Uncategorized · May 12, 2021 0

The Supreme Court is Caught in a Social Media Conundrum with Free Speech at the Core…

The Supreme Court is Caught in a Social Media Conundrum with Free Speech at the Core…

Carole Levine     

May 12, 2021

On April 28th, the Supreme Court heard a free speech/first amendment case that involved schools, sports teams, educational oversight, potential bullying, and social media.  This case clearly left all of the justices, whether liberal or conservative, feeling uncomfortable about making a decision. Why such discomfort?  The case involved a Pennsylvania 9th grader’s angry, post to 250 friends on Snapchat sent on the Saturday after she did not make the varsity cheerleading squad.  The post contained foul language and a picture of her and a friend “giving the finger” to seemingly the school, the team, cheerleading and the world! When it was shown to the cheerleading coach (whose daughter was among the 250 recipients), the sender (Brandi Levy) was suspended from the Junior Varsity cheerleading squad for a year. Her parents contacted the local ACLU, who sued the school for violation of Brandi’s free speech rights. Afterall, she sent the post from outside of school and outside of school hours.  Lower courts agreed. But now, the case has been appealed to the highest court in the land and simply defining the issue to be adjudicated is as much a dilemma for the Justices as, apparently, will be reaching a decision.

The last time the Supreme Court (SCOTUS) made a decision on free speech and students’ rights the internet was not an integral part of our lives.  But the war in Vietnam was.  And when students in an Iowa high school wore black arm bands to protest the war, the 1969 case, Tinker v. Des Moines Independent School District the court was very clear in finding that public school students do not do not “shed their constitutional rights to freedom of speech or expression at the schoolhouse gate.” But Tinker was not without its limitations on where schools might draw the line on free speech within a school context.  It also held that schools may punish students for speech that “would materially and substantially disrupt the work and discipline of the school.” Thus, came the argument that Ms. Levy’s curse-laden social media post was disruptive to the work and discipline of the school. But one might ask, as did the justices, in this day and age, was it really? And then, what follows that question is, where does a school, or anyone, draw the line and regulate what is and is not acceptable as free speech in and out of school, or for that matter, in the public square, especially with our open access to social media.  And perhaps, a key question that the justices attempted to clarify was that of how this kind of social media creeps into the schools, even when it was started outside of the school boundaries.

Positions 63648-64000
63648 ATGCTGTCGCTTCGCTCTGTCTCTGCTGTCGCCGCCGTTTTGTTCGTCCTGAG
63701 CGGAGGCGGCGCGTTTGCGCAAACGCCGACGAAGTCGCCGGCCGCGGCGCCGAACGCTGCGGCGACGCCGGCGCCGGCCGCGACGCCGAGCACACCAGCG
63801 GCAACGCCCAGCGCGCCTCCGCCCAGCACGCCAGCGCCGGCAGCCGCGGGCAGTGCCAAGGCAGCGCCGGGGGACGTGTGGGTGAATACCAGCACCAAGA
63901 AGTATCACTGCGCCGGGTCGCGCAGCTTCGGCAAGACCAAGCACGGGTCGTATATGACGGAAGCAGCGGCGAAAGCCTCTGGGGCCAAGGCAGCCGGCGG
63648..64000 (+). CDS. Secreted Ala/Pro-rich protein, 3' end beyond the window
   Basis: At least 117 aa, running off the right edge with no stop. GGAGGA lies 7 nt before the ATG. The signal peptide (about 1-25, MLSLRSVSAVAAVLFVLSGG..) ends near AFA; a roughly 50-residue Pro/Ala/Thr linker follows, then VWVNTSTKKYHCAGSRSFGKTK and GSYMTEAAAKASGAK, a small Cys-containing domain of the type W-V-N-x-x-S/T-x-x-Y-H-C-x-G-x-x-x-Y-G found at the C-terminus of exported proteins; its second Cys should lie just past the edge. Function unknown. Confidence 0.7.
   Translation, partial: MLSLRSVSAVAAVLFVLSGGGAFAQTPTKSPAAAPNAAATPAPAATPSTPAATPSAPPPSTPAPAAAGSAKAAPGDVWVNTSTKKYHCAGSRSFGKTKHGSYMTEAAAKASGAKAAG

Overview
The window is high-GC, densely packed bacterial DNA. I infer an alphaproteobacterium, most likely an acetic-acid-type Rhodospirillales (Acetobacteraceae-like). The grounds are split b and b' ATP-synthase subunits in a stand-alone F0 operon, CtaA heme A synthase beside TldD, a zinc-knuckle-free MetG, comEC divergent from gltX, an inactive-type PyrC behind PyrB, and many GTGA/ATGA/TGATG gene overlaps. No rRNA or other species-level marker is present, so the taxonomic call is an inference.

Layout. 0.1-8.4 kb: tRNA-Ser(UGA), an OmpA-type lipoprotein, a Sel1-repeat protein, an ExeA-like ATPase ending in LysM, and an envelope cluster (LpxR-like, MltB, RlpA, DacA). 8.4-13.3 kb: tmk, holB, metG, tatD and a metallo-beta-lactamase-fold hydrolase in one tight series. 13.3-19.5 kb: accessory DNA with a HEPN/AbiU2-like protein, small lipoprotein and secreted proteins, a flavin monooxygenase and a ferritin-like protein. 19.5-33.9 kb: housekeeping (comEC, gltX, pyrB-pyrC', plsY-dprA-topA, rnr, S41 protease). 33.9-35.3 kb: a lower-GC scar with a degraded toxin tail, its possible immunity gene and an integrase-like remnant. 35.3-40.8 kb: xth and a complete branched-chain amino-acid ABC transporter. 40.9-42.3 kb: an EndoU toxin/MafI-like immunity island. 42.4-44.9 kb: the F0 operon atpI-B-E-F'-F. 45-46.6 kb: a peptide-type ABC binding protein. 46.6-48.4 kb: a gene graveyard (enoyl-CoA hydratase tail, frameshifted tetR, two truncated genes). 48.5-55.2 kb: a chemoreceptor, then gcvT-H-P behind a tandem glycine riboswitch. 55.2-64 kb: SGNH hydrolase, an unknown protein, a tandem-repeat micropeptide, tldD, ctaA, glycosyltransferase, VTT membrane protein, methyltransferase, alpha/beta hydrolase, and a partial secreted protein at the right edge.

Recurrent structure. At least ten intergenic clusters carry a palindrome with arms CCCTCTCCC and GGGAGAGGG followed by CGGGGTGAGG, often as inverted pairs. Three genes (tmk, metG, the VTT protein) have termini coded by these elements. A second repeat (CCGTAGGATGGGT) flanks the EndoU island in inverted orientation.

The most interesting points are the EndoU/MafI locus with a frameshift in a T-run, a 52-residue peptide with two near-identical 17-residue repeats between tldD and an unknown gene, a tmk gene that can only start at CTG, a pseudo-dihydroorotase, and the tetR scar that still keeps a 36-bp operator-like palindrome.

Justice Elena Kagan picked up on this point with a series of questions to Deputy Solicitor General Malcolm Stewart about just what constituted “school speech” and would then be subject to regulation by the school, even when it occurred off-campus.